Dear JLo: Cover Up Your Butt and Stop Selling Yourself Short

Dear J-Lo,

Wow! Can I just say that you look fantastic?

Though, if I’m completely honest, I’m a tad embarrassed at how much of the fantastic-looking you I’ve seen lately. The crazy-revealing dress you wore to your 46th birthday party this weekend made quite a statement, and now I’ve got a statement I want to give back to you:  YOU’VE GOT A GREAT BODY. WE GET IT.

Jen, I’ll be honest. I think you’re belaboring the point. Your sparkly booty from this spring’s Met Gala is still all-too-fresh in my mind. Because I can’t UN-SEE that.

And, now? Now, a lawsuit for “tarnishing women’s honor” in Morocco? Have you finally shaken your booty so much that a country’s government wants to put you in jail?

My dear Jennifer, I’m afraid for you. I fear you are going too far to prove your own hotness.

You are selling yourself short.

Know you have a friend here. To me, you’ve always exuded both talent and sweetness. I’m a fan who wants the best for you. Not another critic. You have enough of those. To me, you’re just Jenny from the Block. (And, I’m not fooled by those rocks that you got.)

As a spectator watching your life, sometimes it seems I can see who you are deep down—a woman who remembers her humble beginnings, someone who knows the difference between what is real and what is pretend.


A few seasons ago on American Idol how you told a very overweight and not especially attractive (by our culture’s standards, that is) male contestant that you could see a light in him. It surprised me. You asked him if he grew up in church and he responded, “Yes, Ma’m.”

Again, you said, you could tell. “I see that light.” You repeated.

I gasped.

Could it be that you do recognize that true beauty demands more than a hard body and provocative outfits?

Then other times I’m confused.

It feels like you are pretending—trying too hard to be lust-worthy. It’s as if you believe that what’s on the outside determines your value. (Your Billboard Awards dress for example? It made me blush.)

The plot-line to Maid in Manhattan comes to mind. I watched it no fewer than twenty times during my single years. (And I searched high and low for a knock off of that white suit!). I wonder if deep down you fight a lie that says you have to play a part in order to feel loved.

I wonder if you are just pretending.

I’ll admit—it takes one to know one. It’s easy for me to spot because I’ve spent a lot of time pretending too.

I thought my value was tied to my appearance that the more perfect I looked; the more people would love me.

But, it never worked out that way. I still faced betrayal, hurt, struggle and disappointment.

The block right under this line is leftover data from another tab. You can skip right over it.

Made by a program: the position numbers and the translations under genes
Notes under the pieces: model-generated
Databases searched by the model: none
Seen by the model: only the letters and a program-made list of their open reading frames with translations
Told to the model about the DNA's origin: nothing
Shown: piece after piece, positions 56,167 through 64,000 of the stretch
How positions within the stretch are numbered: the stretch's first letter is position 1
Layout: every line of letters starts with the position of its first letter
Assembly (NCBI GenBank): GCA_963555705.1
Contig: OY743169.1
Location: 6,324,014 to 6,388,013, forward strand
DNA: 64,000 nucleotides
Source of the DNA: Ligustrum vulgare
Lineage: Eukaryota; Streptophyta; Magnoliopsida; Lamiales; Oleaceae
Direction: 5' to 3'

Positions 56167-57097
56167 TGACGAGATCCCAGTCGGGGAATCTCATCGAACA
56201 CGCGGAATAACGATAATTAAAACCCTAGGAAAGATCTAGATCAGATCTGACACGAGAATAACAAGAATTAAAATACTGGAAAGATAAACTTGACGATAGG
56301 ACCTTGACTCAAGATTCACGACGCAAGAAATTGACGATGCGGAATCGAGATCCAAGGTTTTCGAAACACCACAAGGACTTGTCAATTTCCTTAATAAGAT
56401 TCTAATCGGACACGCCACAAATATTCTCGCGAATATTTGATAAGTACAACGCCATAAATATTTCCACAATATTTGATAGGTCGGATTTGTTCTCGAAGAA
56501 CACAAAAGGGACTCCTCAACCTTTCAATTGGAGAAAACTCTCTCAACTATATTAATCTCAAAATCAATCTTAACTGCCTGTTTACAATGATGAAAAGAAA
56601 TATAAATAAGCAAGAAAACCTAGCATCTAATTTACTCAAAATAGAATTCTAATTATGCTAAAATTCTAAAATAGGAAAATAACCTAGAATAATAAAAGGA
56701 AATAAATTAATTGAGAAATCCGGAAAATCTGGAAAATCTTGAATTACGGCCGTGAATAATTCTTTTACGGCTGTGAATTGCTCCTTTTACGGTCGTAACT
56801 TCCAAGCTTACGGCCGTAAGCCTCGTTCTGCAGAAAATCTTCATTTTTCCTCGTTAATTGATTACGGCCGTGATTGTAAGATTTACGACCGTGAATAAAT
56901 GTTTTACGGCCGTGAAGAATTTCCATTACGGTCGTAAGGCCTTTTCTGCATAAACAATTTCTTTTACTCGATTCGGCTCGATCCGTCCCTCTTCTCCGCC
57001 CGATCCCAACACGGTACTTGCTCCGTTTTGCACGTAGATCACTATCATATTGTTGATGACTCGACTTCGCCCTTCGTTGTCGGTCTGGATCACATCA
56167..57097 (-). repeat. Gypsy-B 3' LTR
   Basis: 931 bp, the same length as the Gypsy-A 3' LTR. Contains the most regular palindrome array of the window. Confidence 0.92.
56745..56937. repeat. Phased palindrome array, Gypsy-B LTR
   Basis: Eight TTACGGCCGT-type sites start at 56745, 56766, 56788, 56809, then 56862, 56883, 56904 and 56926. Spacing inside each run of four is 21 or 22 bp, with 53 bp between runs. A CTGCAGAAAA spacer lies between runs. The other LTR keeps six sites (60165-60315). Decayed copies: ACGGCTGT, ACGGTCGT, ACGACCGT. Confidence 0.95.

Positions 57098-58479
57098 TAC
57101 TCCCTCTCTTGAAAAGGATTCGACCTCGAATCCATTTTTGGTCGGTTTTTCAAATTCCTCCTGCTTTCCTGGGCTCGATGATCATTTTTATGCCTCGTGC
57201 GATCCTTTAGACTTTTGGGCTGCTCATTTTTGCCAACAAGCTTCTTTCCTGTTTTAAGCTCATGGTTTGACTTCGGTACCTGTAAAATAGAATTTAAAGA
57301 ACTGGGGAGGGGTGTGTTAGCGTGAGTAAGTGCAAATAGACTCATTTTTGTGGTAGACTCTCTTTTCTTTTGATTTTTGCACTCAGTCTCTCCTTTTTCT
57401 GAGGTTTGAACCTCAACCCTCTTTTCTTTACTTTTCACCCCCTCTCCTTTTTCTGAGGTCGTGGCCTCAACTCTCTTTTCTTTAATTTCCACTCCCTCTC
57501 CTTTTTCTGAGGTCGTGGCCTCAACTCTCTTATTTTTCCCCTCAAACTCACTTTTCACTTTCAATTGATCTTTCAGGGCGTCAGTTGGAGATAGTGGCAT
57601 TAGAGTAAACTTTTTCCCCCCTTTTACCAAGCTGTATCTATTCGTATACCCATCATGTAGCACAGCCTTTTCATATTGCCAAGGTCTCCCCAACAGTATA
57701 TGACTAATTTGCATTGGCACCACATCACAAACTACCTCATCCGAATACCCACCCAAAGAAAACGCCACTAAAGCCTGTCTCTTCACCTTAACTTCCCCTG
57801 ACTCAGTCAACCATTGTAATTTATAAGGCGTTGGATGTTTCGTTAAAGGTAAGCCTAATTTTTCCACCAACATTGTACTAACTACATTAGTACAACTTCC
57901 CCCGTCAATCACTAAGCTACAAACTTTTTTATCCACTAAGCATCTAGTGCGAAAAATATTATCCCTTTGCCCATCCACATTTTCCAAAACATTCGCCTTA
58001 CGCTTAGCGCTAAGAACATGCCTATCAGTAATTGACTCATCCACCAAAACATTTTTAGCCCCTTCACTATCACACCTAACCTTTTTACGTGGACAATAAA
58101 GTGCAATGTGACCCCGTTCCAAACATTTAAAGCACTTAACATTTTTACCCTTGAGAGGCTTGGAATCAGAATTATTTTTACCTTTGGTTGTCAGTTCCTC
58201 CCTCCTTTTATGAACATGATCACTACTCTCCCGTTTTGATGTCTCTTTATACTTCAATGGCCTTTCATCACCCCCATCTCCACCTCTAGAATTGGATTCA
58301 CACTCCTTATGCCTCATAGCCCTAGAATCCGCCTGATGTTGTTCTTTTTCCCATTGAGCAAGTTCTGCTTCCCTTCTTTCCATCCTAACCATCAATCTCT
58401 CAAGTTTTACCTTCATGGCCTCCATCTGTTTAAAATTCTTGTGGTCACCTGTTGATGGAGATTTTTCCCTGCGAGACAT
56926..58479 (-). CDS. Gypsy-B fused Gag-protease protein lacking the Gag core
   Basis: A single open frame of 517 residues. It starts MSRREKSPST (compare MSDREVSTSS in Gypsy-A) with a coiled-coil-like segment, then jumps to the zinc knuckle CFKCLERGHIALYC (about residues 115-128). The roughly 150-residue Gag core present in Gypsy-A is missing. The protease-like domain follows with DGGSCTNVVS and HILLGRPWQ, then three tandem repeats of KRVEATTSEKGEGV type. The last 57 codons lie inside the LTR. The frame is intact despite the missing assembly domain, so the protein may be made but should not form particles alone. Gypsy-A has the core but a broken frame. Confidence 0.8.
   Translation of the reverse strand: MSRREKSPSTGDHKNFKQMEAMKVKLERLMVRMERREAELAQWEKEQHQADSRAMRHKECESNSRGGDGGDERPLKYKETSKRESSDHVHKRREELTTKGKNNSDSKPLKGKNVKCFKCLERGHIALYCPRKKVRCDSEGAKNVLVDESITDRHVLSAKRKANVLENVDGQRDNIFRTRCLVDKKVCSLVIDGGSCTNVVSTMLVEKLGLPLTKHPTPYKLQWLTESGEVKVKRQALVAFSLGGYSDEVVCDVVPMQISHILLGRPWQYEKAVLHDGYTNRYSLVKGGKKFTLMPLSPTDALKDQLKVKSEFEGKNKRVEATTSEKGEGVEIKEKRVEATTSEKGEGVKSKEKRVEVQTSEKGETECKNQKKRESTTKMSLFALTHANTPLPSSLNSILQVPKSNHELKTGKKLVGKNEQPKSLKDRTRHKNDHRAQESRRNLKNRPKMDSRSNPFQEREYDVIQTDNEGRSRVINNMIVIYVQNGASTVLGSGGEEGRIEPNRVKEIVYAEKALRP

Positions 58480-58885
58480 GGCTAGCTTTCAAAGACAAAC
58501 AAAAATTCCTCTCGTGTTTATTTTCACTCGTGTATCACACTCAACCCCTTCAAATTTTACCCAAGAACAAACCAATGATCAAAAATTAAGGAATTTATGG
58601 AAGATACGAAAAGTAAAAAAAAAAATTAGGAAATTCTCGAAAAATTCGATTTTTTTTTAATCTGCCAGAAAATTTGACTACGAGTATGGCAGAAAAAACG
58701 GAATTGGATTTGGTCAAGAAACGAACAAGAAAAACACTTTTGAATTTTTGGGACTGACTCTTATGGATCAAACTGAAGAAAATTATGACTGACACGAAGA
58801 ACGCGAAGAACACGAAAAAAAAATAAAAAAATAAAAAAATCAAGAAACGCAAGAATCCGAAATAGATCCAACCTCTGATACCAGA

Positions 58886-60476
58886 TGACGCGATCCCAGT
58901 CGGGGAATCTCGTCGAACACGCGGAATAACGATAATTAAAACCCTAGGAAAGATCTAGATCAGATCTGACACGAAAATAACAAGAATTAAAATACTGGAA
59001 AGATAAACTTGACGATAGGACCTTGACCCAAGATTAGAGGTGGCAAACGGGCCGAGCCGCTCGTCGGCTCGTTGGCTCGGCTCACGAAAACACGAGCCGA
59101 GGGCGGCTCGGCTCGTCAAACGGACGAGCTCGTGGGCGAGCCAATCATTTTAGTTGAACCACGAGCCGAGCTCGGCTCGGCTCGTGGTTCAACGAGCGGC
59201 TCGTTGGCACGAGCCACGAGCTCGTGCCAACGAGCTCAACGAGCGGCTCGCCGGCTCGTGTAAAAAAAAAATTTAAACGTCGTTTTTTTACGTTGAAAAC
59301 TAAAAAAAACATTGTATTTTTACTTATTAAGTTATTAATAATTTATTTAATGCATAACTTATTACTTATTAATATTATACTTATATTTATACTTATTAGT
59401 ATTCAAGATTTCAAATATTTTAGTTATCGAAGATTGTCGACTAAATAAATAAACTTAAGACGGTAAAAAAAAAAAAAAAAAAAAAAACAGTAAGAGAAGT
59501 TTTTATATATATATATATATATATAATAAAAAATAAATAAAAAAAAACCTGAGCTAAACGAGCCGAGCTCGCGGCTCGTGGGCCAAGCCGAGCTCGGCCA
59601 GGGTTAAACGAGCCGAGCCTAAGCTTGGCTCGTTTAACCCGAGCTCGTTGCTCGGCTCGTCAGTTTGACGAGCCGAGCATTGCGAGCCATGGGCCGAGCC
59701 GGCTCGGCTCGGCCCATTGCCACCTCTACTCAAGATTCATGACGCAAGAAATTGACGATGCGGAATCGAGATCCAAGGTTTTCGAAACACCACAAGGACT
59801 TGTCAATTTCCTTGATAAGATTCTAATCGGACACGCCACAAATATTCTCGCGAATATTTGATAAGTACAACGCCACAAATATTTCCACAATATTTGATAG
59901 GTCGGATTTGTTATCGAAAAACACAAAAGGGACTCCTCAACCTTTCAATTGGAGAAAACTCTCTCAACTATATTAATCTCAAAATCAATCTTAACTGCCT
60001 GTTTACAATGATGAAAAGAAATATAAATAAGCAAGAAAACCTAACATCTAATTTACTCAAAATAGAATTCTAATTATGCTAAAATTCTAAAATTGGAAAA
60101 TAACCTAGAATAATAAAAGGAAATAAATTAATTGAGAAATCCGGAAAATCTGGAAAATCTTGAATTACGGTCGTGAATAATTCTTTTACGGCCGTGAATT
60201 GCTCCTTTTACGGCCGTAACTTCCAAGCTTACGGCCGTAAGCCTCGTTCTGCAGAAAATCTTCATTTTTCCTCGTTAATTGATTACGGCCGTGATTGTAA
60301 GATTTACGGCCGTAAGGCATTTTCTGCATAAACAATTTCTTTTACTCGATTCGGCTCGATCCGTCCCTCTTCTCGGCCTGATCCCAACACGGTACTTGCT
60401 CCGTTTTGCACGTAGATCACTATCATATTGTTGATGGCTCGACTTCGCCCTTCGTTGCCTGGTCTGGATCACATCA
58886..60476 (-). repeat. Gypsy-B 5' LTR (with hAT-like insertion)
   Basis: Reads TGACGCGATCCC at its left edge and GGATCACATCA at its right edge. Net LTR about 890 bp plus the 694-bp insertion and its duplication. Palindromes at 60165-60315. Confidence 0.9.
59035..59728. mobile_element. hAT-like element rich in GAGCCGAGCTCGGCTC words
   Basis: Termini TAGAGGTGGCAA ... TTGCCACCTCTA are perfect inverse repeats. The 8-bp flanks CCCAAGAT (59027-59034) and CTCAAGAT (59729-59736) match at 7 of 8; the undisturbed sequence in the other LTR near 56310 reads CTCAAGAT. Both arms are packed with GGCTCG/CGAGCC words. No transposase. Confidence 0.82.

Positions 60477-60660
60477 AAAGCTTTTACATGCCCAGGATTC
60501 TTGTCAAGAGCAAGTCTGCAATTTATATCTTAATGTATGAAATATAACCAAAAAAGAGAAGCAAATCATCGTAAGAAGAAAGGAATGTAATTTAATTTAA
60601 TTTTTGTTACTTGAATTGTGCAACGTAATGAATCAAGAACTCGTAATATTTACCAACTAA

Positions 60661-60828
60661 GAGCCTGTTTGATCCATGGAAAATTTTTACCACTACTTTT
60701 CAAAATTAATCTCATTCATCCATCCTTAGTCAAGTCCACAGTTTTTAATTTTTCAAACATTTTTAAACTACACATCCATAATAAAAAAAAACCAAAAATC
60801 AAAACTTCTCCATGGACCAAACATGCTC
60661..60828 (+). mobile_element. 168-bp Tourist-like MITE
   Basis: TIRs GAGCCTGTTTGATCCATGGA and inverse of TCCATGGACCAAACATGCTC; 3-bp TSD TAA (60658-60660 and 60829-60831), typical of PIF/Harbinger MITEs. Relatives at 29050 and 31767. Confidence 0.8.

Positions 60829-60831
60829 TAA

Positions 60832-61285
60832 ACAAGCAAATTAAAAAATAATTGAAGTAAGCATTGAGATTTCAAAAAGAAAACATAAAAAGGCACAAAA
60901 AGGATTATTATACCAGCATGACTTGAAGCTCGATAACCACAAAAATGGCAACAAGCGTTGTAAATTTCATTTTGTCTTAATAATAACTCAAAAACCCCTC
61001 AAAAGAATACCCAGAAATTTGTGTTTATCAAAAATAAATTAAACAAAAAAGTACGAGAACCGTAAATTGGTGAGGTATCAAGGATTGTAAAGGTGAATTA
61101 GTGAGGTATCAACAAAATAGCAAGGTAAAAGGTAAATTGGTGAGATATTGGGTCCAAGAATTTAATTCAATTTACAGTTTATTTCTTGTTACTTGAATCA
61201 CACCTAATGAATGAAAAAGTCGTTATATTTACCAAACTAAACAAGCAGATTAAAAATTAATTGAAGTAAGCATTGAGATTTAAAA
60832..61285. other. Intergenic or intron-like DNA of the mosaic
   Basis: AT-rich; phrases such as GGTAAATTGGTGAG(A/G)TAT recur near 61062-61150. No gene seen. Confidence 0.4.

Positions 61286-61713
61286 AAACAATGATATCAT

Every time I see too much of your globally-coveted backside or excessive amounts of your voluptuous bosom, I groan inside. Not because I’m annoyed by your physical beauty. But because I see you buy that same lie–the one that whispers, “Everyone will love you if you look hot. Work harder so you can be hotter!”

Having four children helped me come to grips with the fact that “hot” doesn’t last forever. You have more money and staff than I do, so your physique will likely last a while longer than mine did. But, I worry for you. What happens when you’re too old to sprawl your body across a stage?

Where will you find your value when gravity takes its toll on your assets?

And then I think of our daughters. I tracked your glamorous pregnancy on the tabloid covers while waiting in grocery store lines to purchase microwavable cakes that helped me balloon through my own. I know both of our daughters are seven now and I worry for them.

What will this beauty-focused culture scream to them about their worth over the next ten years?

What will they learn about their worth from mothers who obsess over their appearance?

Will our daughters grow up to believe that unless they look like that airbrushed model no one will love them?

Then I go back to your interaction with that young Idol contestant. You could “see the light.” You could tell he grew up in church. You saw something beautiful inside of him that had nothing to do with his skin, shape, or sex appeal. You saw God’s light shining through him and you found it lovely.

I wonder if you’d ever believe that beauty like that could shine through you?

Can I tell you something?

I know it could, it would. If you’d just let it.

In all my years of chasing beauty—working to attain the perfect body—I’ve never felt more comfortable in my skin than I have now. No, I’m not as thin as I once was. My cheekbones don’t pop like they used to and the skin around my eyes and mouth gets more crinkly each birthday. But I’ve shifted my focus. Now I try to spend more time cultivating that inner light–which comes from my relationship with my savior, Jesus Christ–than I do struggling to win life’s beauty contest.

And this pursuit has set me free from the body image bondage that once held me.

I pray that for you too, Jen. I pray that someday I’ll look at you and not just see a physically beautiful woman, but a spiritually beautiful one, too.




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Heather Creekmore
Heather Creekmore is a speaker, writer, mom and pastor's wife from Texas. She writes about her struggle with body image at Compared to Who and she would love for you to join her on Facebook as well.